Nasdaq Futures on Shaky Ground as Earnings Prevail

On Thursday, Nasdaq futures took a downward turn, indicating the possibility of entering a correction phase. This decline was fueled by disappointing earnings reports from major Big Tech companies and the simultaneous rise in bond yields, which continued to exert pressure on the stock market.

Contracts linked to the Nasdaq 100 (^NDX) experienced a drop of nearly 0.9%, underscoring the ongoing challenges faced by tech stocks. This decline came after these stocks recorded their weakest single-day performance in eight months just the previous day.

Similarly, S&P 500 (^GSPC) futures saw a 0.5% decrease, reflecting the benchmark’s lowest closing point since May. Dow Jones Industrial Average (^DJI) futures slipped by 0.2%, mirroring the minor losses observed in the previous trading session.

The primary driver behind these market movements remains corporate earnings. Investors reacted negatively to third-quarter reports from large-cap companies that failed to meet expectations. There is also growing apprehension about elevated valuations in the context of rising Treasury yields, as the 10-year yield benchmark (^TNX) approached 5% on Thursday.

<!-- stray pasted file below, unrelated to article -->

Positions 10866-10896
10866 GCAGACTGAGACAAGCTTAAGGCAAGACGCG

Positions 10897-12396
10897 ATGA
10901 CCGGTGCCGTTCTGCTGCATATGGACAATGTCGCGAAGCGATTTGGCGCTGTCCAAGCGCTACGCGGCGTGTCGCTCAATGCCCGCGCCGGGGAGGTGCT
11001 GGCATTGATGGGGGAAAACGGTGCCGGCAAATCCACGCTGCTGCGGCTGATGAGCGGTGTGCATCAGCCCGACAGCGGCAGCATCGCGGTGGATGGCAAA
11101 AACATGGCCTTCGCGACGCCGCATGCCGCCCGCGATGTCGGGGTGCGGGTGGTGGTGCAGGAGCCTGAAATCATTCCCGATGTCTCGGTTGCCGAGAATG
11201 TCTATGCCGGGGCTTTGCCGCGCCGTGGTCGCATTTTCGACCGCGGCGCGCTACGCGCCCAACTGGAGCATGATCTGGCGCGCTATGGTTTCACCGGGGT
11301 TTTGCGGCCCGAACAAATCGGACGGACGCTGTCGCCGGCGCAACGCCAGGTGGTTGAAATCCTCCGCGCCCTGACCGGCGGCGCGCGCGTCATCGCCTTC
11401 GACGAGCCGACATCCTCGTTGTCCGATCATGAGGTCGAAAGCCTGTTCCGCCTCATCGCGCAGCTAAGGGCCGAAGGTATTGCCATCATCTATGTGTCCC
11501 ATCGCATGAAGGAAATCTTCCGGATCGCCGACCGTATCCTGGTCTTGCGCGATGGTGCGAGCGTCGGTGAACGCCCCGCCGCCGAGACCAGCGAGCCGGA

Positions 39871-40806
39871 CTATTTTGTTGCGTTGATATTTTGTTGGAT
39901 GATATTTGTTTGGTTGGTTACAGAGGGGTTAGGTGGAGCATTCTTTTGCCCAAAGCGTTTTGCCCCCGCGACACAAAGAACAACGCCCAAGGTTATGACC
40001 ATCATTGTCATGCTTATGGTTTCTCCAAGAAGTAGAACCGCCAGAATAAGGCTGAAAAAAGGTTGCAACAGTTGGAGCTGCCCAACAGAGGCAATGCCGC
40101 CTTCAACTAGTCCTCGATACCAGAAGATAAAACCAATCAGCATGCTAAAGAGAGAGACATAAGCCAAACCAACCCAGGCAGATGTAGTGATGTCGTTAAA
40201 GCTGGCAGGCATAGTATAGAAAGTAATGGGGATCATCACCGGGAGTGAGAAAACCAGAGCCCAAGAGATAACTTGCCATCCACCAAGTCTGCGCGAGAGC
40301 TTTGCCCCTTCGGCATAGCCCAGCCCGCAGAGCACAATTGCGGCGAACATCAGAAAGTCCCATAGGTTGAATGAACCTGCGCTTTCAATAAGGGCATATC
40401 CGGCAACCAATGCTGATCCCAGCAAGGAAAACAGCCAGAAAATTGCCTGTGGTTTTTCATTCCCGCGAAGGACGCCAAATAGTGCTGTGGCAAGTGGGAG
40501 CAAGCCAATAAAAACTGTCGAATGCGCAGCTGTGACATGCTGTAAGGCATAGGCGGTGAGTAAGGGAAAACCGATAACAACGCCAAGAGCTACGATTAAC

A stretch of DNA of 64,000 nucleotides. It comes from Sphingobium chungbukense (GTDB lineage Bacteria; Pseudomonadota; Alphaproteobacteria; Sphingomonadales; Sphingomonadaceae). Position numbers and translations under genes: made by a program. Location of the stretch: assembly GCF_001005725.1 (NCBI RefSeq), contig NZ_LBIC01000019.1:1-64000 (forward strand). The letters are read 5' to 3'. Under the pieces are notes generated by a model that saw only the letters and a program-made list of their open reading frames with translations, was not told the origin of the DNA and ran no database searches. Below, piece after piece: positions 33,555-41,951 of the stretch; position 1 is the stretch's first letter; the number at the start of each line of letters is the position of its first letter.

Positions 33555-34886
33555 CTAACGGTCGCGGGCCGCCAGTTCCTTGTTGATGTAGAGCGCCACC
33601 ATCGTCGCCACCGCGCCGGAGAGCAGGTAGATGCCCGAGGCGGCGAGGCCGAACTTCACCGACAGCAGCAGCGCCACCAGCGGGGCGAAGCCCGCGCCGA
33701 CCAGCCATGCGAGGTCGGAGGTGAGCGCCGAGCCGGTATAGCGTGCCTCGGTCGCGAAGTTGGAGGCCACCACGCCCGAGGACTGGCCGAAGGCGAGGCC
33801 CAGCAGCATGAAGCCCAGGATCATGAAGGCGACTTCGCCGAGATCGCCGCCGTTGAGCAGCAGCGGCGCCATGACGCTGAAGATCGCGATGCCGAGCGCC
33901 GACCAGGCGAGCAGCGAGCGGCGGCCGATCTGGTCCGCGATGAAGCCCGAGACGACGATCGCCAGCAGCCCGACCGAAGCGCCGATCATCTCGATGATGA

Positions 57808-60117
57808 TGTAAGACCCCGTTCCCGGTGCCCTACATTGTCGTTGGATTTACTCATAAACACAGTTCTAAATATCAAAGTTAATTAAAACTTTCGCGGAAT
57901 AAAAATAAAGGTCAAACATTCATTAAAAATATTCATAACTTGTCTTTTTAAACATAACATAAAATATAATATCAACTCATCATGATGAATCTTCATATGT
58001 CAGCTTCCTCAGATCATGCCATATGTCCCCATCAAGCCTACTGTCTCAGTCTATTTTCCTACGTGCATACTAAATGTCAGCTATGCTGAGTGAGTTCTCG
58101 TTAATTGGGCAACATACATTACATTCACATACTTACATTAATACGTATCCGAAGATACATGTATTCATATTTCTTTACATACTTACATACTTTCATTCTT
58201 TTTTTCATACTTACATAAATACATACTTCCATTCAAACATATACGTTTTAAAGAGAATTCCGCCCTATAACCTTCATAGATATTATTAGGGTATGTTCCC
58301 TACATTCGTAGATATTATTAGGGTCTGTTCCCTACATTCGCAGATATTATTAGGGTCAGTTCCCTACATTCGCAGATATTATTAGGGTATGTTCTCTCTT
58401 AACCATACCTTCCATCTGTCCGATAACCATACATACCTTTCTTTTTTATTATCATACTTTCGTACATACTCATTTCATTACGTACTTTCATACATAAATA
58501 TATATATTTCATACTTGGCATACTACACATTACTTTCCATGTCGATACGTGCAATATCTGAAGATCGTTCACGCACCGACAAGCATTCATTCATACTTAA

One notable example was Meta (META), which initially reported earnings that exceeded revenue and profit projections. However, the company’s shares reversed course after its parent company, Facebook, cautioned that geopolitical instability could impact its advertising business. On Thursday, the flow of earnings reports continued, with Amazon (AMZN), Intel (INTC), Ford (F), and Chipotle (CMG) taking the spotlight.

Overall, the results from Big Tech firms have contributed to the prevailing uncertainty in the stock market. They have failed to provide a clear narrative for investors, unlike past earnings seasons where they often played a prominent role in driving market rallies.

BlackRock’s Global CIO, Rick Rieder, emphasized the dispersion in earnings outcomes, particularly highlighting the performance of Microsoft and Alphabet. Rieder commented, “We are seeing conflicting signals in the market. This is why the markets are so volatile and unpredictable.”

The release of the third-quarter GDP reading on Thursday may offer some guidance, as it is expected to represent the peak of economic growth in 2023, based on a series of data points indicating economic resilience.

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